An ad for Lydia Pinkham's vegetable tonic, which sold in the bazillions of bottles in the Victorian era and which contained alcohol.
Yesterday, I decided to check out the archives of the New York Times to see what articles on Montreal they ran between 1908-09 and I came up with some terrific ones - and I'll write about some of them in later blogs.
While I was there I thought I'd check if there are any era articles on soda fountains (as I found none in the Montreal Gazette archives) and guess what? There are plenty.
As I am writing my book, Flo in the City, about a girl coming of age in the 1908-13 era, based on the letters of http://www.tighsolas.ca/, I am writing an awful lot about fashion - and the place where fashion and politics intersects and drawing parallels with today.
That'a a natural, the Nicholson letters are full of talk of fashion. And the girls left behind some newspaper clippings that reveal they understood that clothing was a political issue.
But there's another area that I want to explore more for the book: the area where health, food, pharmaceuticals, patent medecines and the drug and alcohol evils intersect, because it was such an issue 100 years ago and, gee, it's such an issue today in 2010. It's a political issue, it's a health issue. It's a class issue.
And in my first chapter, where I send Flo and Mae to Sutherland's drug store for a soda, is where my opening lies.
The soda fountain is so emblematic of the era in my mind, I had to send the girls there. (Later, I noticed from the Nicholson account books that in 1899, I think, Norman Nicholson spends 5 cents at Sutherland's for a soda.)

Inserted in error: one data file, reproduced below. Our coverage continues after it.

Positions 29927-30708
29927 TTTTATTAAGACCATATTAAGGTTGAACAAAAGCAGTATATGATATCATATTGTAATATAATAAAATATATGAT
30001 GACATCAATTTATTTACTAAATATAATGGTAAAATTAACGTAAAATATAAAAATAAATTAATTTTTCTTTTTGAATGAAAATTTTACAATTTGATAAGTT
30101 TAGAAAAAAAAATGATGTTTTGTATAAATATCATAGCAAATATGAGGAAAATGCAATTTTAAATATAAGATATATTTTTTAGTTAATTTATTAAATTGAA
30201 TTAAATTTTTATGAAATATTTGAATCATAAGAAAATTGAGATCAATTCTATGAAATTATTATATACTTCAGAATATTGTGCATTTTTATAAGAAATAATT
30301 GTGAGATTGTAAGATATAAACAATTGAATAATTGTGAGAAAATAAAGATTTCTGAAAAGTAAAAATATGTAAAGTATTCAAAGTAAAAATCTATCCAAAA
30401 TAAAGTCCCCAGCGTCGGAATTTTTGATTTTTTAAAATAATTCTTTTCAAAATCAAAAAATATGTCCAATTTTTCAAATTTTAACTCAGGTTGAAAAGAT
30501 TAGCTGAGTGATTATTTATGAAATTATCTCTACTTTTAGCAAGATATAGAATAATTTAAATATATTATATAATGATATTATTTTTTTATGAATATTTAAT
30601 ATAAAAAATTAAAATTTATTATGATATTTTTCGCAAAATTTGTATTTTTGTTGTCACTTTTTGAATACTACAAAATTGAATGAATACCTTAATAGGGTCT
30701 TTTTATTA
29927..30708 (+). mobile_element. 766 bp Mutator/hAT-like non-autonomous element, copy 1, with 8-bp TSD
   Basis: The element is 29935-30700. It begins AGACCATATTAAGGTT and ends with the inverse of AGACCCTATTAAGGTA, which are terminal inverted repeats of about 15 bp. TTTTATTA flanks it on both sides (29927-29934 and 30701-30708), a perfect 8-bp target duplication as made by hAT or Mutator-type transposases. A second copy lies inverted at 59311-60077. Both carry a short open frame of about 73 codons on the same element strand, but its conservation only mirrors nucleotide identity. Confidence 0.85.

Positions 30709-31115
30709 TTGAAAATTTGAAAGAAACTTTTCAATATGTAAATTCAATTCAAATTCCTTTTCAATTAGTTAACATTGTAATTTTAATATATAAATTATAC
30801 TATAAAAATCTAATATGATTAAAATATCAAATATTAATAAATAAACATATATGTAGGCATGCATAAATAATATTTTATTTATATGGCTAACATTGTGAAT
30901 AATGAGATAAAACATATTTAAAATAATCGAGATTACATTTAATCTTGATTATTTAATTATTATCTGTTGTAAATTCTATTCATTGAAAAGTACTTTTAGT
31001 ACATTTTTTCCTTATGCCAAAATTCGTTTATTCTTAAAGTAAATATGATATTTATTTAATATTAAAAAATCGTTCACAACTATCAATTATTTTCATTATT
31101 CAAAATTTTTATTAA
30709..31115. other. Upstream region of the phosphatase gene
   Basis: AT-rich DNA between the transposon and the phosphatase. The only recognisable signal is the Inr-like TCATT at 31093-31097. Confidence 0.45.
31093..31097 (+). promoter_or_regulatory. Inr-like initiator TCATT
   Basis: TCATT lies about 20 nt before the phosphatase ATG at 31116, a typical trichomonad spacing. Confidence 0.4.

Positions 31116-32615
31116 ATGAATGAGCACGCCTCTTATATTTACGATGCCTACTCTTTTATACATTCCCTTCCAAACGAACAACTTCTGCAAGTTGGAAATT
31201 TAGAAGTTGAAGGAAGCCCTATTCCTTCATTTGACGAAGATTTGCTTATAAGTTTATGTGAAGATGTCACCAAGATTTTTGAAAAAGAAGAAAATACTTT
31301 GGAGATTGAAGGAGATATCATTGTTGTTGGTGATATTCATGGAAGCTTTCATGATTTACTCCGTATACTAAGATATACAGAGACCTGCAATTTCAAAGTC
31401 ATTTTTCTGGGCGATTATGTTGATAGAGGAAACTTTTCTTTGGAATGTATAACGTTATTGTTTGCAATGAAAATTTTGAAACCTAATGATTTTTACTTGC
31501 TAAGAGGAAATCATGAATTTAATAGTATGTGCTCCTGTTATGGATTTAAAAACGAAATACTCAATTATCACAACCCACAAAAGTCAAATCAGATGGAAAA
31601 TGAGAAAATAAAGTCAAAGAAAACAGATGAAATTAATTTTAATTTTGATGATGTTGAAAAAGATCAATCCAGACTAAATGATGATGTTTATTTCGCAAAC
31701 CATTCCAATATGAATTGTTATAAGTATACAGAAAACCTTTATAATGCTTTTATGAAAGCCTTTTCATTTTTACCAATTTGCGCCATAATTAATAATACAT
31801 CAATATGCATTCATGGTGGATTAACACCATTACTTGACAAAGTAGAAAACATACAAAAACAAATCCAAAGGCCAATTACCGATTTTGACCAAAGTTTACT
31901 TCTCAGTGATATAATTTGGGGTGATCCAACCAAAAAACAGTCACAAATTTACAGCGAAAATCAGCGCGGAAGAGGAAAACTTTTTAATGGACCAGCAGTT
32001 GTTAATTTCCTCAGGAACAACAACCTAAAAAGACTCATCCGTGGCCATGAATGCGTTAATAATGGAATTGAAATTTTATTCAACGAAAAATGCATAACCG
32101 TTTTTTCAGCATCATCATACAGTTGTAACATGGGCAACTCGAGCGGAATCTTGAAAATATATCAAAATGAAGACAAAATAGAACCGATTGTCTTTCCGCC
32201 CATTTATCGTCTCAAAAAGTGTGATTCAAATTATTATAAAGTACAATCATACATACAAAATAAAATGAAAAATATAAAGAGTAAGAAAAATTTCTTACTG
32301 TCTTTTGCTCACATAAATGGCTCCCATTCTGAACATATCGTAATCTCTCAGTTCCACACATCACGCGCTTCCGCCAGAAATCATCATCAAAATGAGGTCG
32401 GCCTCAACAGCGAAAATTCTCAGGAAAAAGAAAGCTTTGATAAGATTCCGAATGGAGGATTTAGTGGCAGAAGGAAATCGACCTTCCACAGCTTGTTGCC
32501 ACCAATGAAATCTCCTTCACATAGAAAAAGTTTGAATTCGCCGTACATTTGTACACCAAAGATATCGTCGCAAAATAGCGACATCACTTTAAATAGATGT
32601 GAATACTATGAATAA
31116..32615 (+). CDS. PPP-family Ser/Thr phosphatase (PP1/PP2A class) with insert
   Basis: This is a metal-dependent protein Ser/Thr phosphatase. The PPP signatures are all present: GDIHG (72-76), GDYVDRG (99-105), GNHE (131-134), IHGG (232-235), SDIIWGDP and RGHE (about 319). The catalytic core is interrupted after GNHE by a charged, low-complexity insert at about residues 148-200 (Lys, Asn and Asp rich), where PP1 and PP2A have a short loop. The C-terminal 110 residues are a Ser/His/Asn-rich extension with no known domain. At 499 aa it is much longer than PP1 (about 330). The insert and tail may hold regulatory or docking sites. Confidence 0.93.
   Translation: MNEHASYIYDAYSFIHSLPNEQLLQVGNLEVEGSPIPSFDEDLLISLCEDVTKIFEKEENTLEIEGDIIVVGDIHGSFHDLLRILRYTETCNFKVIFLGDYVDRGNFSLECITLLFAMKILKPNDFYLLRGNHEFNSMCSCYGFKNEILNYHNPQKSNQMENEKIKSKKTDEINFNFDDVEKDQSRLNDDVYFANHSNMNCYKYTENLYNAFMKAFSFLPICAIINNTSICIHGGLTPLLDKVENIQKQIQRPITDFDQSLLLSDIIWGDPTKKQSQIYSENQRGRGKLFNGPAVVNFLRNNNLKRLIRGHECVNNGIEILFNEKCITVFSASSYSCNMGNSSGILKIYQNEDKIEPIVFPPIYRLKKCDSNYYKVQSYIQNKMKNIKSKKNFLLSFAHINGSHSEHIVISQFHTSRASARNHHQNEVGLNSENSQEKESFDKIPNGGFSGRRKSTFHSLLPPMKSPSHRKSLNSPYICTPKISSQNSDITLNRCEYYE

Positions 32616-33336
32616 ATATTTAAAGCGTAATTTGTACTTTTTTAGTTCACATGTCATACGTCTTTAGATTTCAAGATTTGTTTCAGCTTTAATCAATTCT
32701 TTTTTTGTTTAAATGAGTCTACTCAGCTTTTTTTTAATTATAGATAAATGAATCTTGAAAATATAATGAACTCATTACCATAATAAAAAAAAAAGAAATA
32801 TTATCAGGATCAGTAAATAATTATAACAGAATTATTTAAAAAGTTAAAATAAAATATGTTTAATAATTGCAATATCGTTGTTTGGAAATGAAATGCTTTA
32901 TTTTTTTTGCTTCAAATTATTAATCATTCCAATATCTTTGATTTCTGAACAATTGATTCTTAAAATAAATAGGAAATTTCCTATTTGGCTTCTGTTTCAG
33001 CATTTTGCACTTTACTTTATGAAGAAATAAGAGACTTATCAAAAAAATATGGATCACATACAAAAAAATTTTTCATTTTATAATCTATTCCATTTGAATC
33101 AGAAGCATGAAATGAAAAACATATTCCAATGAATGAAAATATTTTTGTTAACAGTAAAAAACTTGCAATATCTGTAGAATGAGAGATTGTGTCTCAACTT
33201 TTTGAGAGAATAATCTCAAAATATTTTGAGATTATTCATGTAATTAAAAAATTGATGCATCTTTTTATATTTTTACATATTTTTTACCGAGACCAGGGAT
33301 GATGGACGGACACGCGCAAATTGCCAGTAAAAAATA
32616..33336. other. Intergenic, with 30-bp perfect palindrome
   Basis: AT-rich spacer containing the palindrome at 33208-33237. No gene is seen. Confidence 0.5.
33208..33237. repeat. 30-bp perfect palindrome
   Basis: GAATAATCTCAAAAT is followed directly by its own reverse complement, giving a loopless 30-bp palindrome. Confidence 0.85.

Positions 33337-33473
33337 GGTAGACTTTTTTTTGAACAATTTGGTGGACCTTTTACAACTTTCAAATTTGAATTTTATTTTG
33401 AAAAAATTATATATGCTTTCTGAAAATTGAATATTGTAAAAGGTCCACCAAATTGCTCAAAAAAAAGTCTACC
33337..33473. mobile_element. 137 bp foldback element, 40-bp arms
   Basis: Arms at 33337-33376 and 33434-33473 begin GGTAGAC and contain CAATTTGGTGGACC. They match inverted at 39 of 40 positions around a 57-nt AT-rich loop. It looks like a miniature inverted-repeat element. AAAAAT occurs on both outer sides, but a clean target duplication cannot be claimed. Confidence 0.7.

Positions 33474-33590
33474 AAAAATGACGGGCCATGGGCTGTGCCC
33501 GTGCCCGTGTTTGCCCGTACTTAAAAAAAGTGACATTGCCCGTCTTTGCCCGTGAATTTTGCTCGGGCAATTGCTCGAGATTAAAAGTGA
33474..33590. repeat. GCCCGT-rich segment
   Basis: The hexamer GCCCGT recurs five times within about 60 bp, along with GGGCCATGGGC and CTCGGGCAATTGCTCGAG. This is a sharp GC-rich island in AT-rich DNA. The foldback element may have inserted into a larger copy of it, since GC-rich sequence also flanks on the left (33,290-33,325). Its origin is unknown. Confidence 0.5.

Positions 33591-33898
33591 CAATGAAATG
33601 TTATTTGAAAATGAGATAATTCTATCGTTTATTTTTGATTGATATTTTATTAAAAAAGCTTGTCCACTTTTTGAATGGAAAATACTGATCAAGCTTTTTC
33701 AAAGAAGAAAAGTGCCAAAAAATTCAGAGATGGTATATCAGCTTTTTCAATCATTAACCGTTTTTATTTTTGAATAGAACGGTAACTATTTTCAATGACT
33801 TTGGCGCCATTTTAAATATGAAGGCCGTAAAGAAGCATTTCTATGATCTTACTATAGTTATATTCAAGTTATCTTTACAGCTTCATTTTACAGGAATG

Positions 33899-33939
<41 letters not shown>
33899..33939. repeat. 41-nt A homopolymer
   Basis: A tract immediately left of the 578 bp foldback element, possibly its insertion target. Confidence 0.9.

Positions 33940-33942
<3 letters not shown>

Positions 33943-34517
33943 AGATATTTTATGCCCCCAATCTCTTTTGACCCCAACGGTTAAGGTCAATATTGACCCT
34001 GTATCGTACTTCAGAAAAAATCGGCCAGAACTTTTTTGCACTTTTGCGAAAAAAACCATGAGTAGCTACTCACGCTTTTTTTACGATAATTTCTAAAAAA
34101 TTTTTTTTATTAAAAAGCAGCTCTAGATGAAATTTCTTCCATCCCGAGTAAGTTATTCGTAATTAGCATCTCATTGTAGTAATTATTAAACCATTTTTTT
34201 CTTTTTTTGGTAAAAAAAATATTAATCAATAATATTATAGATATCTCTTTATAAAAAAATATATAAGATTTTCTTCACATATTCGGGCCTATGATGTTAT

Anyway, I have written before about the Nicholson women's obsession with their health and their fear of colds and LA Grippe. They took a lot of medicines for colds and coughs and no doubt many of these contained hard drugs, many active ingredients, as well as many placebos. But the story is complicated, I notice, just from reading the articles in era newspapers.
A few years ago I went to Brockville Ontario, to participate in a Canadian Antiques Roadshow Rehearsal or practice session.
The session took place in a very grand home on the water. Brockville, a little town in between Montreal and Kingston has many such homes. Seemed weird to me.
Someone explained to me that these homes belonged to 'the patent medicine men' who couldn't sell their snake oil in the States legally, so they sold it from across the Lake, so to speak.
In 1908, in the US, a Pure Food Law was passed and a man, H W Wiley, a chemist with a strong puritanical bent, promoting some common sense and some iffy science, was given wide powers to pursue the purveyors of impurities in food and drink and especially in so called medicines.
According to two era articles in the NYT, he denounced a popular soda product for containing cocaine. (In fact, he went after Coca Cola for the caffeine content, because any cocaine had been removed from their product early in the century.)
But it's the patent medicine people he wanted most.
Now, by 1908, cocaine was illegal and a person couldn't get it at the local pharmacy anymore unless the pharmacy was crooked. But they could still get in in some medicines.